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Wasserstein Introspective Neural Networks

by   Kwonjoon Lee, et al.

We present Wasserstein introspective neural networks (WINN) that are both a generator and a discriminator within a single model. WINN provides a significant improvement over the recent introspective neural networks (INN) method by enhancing INN's generative modeling capability. WINN has three interesting properties: (1) A mathematical connection between the formulation of Wasserstein generative adversarial networks (WGAN) and the INN algorithm is made; (2) The explicit adoption of the Wasserstein distance into INN results in a large enhancement to INN, achieving compelling results even with a single classifier --- e.g., providing a 20 times reduction in model size over INN within texture modeling; (3) When applied to supervised classification, WINN also gives rise to greater robustness with an 88% reduction of errors against adversarial examples --- improved over the result of 39% by an INN-family algorithm. In the experiments, we report encouraging results on unsupervised learning problems including texture, face, and object modeling, as well as a supervised classification task against adversarial attack.


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1 Introduction

Figure 1: Schematic illustration of Wasserstein introspective neural networks for unsupervised learning. The left figure shows the input examples; the bottom figures show the pseudo-negatives (purple crosses) being progressively synthesized; the top figures show the classification between the given examples (positives) and synthesized pseudo-negatives (negatives). The right figure shows the model learned to approach the target distribution based on the given data.

Performance within the task of supervised image classification has been vastly improved in the era of deep learning using modern convolutional neural network (CNN)

[30] based discriminative classifiers [26, 43, 31, 42, 16, 52, 18]

. On the other hand, unsupervised generative models in deep learning were previously attained using methods under the umbrella of graphical models — e.g., the Boltzmann machine


or autoencoder

[4, 24] architectures. However, the rich representational power seen within convolution-based (discriminative) models is not being directly enjoyed in these generative models. Later, inverting convolutional neural networks in order to convert internal representations into a real image was investigated in [6, 27]. Recently, generative adversarial networks (GAN) [11] and followup works [38, 2, 14]

have attracted a tremendous amount of attention in machine learning and computer vision by producing high quality synthesized images by training a pair of competing models against one another in an adversarial manner. While a generator tries to create “fake” images to fool the discriminator, the discriminator attempts to discern between these “real” (given training) and “fake” images. After convergence, the generator is able to produce images faithful to the underlying data distribution.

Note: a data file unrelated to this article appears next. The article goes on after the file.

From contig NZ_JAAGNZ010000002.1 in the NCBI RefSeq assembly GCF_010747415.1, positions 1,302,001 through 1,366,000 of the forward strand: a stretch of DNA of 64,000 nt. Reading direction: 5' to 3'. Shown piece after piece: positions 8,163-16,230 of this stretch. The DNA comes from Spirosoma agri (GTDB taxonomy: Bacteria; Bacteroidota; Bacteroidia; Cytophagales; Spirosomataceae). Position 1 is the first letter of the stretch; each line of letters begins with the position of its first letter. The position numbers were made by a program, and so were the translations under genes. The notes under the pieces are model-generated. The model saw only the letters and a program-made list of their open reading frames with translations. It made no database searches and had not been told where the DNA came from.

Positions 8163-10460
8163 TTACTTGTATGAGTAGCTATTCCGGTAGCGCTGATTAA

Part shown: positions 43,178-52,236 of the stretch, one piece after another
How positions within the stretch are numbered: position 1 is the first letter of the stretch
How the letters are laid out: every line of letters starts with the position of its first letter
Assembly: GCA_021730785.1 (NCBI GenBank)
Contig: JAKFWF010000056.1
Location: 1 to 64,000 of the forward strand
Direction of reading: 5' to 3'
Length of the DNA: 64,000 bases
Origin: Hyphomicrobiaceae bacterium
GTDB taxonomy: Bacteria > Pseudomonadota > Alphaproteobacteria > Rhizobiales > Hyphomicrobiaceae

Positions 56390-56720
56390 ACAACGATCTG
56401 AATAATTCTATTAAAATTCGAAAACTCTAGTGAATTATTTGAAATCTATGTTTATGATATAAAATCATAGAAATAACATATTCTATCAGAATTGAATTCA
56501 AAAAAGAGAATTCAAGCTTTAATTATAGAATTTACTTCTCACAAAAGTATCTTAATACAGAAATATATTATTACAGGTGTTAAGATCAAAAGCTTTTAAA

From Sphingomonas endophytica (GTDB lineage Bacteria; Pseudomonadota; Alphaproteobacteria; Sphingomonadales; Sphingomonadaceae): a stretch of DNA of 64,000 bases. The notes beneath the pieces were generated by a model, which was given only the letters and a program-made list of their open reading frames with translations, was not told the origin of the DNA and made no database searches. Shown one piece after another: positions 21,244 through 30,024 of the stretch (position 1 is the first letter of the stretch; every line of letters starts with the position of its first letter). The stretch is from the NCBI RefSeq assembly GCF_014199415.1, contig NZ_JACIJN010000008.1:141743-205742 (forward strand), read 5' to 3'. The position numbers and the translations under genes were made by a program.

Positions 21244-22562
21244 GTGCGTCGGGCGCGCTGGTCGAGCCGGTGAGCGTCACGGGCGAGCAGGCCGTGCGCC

Before the deep learning era [17], generative modeling had been an area with a steady pace of development [1, 5, 54, 36, 49, 53]. These models were guided by rigorous statistical theories which, although nice in theory, did not succeed in producing synthesized images with practical quality.

In terms of building generative models from discriminative classifiers, there have been early attempts in [48, 44]. In [48], a generative model was obtained from a repeatedly trained boosting algorithm [8] using a weak classifier whereas [44] used a strong classifier in order to self-generate negative examples or “pseudo-negatives”.

To address the lack of richness in representation and efficiency in synthesis, convolutional neural networks were adopted in introspective neural networks (INN) [29, 21] to build a single model that is simultaneously generative and discriminative. The generative modeling aspect was studied in [29] where a sequence of CNN classifiers () were trained, while the power within the classification setting was revealed in [21] in the form of introspective convolutional networks (ICN) that used only a single CNN classifier. Although INN models [29, 21] point to a promising direction to obtain a single model being both a good generator and a strong discriminative classifier, a sequence of CNNs were needed to generate realistic synthesis. As a result, this requirement may serve as a possible bottleneck with respect to training complexity and model size.

Recently, a generic formulation [2] was developed within the GAN model family to incorporate a Wasserstein objective to alleviate the well-known difficulty in GAN training. Motivated by introspective neural networks (INN) [29] and this Wasserstein objective [2], we propose to adopt the Wasserstein term into the INN formulation to enhance the modeling capability. The resulting model, Wasserstein introspective neural networks (WINN) shows greatly enhanced modeling capability over INN by having reduction in the number of CNN classifiers.

2 Significance and Related Work

We make several interesting observations for WINN:

  • A mathematical connection between the WGAN formulation [2] and the INN algorithm [29] is made to better understand the overall objective function within INN.